catory bars 9| which are pivotally secured to that cross-head 94 depending from the post 99 that is, itself aflixed to the under side of the reciprocatory feeder-plate 5| and with which it moves backwards and forwards in unison. Adjacent their opposite ends, said bars 9| are slidably held in guides 93 therefor which are spaced apart a distance greater than that obtaining between the said bars pivots on their cross-head. During their reciprocatory movement the ash-removal bars are thus provided with some lateral as well as a lengthwise movement, the former said movement serving to clear a path through the ash-heap which is. wider than the bars, so that any of the ashes falling onto their upper surfaces can be moved therealong and out of the furnace-hearth without being brushed off by adjacent material of the ash-pile.
The opening to the furnace-hearth is surrounded with a tightly-fitted metal plate 92 thereby to prevent uncontrolled inflow of air through said opening to the grate. Ashes extracted'from the furnace-hearth, by the movemen't'of the ash-removal bars, drop from their surfaces into ash-pit 95 and into a therefrom removable container, if preferred.
its embodiment shown in the drawings, the
and the single driving-rod or lever I I5, all of said members being mounted on the basal casting lil. Pivotally attached to lever H5 and adapted to be reciprocally moved thereby is cross-head H to which is bolted the one end of stoker-plate 5| that reciprocates inside of stoker-tube 52.
All the driven features of apparatus, thatis, conveyor member 3|, Stoker-plate 5|, ash-bars 9| and'grate 80, are arranged to communicate directly or indirectly with the said driven crosshead ll. Viewing Fig. 4 from that end thereof adjacent the actuating motor, there is observed at the right-hand side of the cross-head H a thereto afllxed arm containing an extended obtuse-angled slot 6 which terminates at its upper end in a short transverse slot. By means of the illustrated bolt that can he slid along said slot H6 and secured at any preferred position therein,-link H1 is pivotally secured to said crosshead and serves as a connecting arm whereby reciprocatory motion of the cross-head is utilized to reciprocate the two cranks H8, disposed at right angles to each other, about their own pivot,
- which is supported in the bracket l2| attached to the lower side of the adapter-member 4|. In the apparatus from which the present drawings were made, the two cranks I I8, shown at right angles to each other in Fig.. 4, are, as indicated therein, adjustable to any angle, about their own pivot, so that when the angle of approach of the the fuel conveyor-plate 3|. The particular shape of obtuse-angled slot H6 and the adjustable an-.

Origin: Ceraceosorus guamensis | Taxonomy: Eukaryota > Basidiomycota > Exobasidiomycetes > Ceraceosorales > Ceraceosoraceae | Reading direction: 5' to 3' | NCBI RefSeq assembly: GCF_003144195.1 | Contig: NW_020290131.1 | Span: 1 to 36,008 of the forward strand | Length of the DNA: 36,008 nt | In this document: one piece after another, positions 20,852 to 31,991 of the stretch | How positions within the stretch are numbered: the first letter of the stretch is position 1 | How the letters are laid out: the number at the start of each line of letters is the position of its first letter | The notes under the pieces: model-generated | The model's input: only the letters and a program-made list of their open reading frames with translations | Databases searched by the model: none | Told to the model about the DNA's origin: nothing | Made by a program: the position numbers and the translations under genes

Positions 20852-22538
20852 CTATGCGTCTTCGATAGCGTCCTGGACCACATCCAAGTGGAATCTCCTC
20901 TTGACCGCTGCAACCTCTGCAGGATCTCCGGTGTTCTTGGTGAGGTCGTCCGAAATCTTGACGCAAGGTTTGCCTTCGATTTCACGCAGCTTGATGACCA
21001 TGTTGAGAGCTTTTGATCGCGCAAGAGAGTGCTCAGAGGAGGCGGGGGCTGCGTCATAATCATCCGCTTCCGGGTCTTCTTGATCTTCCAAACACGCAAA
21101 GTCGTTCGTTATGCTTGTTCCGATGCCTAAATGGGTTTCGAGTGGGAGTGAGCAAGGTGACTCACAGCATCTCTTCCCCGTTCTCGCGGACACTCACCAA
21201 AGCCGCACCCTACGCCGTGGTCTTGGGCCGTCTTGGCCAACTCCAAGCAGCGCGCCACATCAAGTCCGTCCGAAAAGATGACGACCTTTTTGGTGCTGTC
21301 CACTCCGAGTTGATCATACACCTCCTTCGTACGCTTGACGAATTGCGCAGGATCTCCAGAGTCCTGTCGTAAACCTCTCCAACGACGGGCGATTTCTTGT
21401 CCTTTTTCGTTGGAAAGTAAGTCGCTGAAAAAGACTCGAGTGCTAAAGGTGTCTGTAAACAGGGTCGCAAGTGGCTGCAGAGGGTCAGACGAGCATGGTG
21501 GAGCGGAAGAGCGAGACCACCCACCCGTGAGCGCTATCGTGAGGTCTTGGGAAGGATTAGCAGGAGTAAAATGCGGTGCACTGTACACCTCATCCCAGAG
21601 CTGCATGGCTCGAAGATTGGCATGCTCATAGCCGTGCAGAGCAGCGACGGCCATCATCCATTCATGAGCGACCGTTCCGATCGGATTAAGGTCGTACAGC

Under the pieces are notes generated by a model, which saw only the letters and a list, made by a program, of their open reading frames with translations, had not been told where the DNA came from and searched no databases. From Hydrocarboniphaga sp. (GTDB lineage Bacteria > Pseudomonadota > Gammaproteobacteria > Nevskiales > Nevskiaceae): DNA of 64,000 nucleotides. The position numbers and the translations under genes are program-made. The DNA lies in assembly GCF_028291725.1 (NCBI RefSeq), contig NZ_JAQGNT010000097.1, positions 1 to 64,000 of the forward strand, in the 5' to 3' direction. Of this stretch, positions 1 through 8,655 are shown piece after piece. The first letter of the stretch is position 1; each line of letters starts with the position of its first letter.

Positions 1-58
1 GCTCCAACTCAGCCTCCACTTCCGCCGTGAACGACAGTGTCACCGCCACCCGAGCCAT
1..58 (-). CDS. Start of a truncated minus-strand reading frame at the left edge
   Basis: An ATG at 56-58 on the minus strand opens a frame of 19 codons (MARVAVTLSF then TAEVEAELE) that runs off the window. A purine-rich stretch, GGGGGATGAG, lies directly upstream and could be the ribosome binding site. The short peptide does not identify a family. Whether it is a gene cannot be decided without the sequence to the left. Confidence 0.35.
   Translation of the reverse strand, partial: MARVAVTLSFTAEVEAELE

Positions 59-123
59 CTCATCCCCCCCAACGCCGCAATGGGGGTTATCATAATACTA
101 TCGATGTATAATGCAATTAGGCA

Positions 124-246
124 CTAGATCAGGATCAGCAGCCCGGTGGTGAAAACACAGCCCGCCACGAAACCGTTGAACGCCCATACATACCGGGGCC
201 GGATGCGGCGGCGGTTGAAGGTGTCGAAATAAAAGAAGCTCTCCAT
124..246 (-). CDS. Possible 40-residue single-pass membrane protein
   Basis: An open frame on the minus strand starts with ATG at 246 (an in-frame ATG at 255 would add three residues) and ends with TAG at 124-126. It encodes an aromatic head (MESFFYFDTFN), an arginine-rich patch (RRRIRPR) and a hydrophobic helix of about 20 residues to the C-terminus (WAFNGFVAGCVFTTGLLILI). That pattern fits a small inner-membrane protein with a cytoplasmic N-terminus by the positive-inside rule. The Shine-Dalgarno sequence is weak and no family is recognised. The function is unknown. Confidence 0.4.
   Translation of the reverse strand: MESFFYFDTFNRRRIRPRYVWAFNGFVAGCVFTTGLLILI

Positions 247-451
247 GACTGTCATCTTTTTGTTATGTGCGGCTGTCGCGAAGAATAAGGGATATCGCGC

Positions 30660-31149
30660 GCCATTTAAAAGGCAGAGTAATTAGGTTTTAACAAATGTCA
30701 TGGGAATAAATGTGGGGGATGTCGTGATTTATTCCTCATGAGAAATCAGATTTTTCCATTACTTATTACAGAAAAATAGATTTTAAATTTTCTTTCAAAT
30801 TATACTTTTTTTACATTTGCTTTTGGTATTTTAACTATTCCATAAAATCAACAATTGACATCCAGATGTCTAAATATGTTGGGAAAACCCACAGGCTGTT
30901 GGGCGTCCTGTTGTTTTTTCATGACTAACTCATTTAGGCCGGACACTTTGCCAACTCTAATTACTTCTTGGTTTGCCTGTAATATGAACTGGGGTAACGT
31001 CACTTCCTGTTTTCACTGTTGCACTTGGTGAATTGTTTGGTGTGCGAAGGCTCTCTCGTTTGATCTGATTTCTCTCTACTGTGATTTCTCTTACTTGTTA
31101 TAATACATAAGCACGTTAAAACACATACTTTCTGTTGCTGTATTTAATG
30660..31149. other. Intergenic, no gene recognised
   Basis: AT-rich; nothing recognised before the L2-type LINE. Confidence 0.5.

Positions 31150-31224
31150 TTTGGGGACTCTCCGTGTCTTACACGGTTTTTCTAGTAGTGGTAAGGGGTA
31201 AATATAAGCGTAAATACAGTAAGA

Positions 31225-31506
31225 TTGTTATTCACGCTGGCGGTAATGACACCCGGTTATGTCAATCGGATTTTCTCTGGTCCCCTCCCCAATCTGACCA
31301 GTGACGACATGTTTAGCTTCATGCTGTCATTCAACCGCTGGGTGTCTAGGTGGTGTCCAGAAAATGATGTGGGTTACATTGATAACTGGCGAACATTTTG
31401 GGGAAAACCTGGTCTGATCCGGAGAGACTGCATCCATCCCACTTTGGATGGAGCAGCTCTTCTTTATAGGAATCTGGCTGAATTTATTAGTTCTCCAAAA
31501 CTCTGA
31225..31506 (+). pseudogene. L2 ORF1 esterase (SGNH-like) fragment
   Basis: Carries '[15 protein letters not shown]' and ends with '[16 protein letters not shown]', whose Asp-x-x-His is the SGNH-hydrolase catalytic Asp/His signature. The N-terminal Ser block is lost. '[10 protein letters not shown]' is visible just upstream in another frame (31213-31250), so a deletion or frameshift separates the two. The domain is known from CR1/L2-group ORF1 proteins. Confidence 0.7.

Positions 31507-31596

gle between cranks H8 makes it possible to dispose conveyor-plate 3| at a wide range of anglesof-approach tothe stoker inlet and yet to employ the motion of member II for operating the conveyor-plate to feed the 'stoker.
Operatively connected with the opposite end of cross-head H is the train of co-operative devices whereby the furnace-grate 60, is, according to the intent of the invention, made adjustably rotatable about its vertical axis accordingly as there is required in the co-ordinable system a greater or lesser removal of ashy residues, and the like, from the fuel-bed during any period of combustion. Within linear slot 12 of the cross-head, the efiective length of said slot, as is clearly visible in Fig. 7, being simply regulable by means of a screw bolt 13 that is adapted for movement longitudinally thereof, the pin 19 is adapted to slide freely and independently of the cross-head a distance determined by and regulable according to the accorded space between the end of said bolt I3 and its adjacent slot-end and the both of which surfaces are adapted to engage said pin at some point during respectively the backward or forward movement of the reciprocatory cross-head,
and in so doing, to move in the same direction the link H which is pivotally moveable at both its ends. Movement of said link 16 by pressure of the cross-head thereagainst effects corresponding movement of link vl that is supported on a bracket, projecting from walls of the underfeedtube, by the bolt I00 which also serves to support for movement independently of said link the ratchet 61 which is rotatable around said bolt.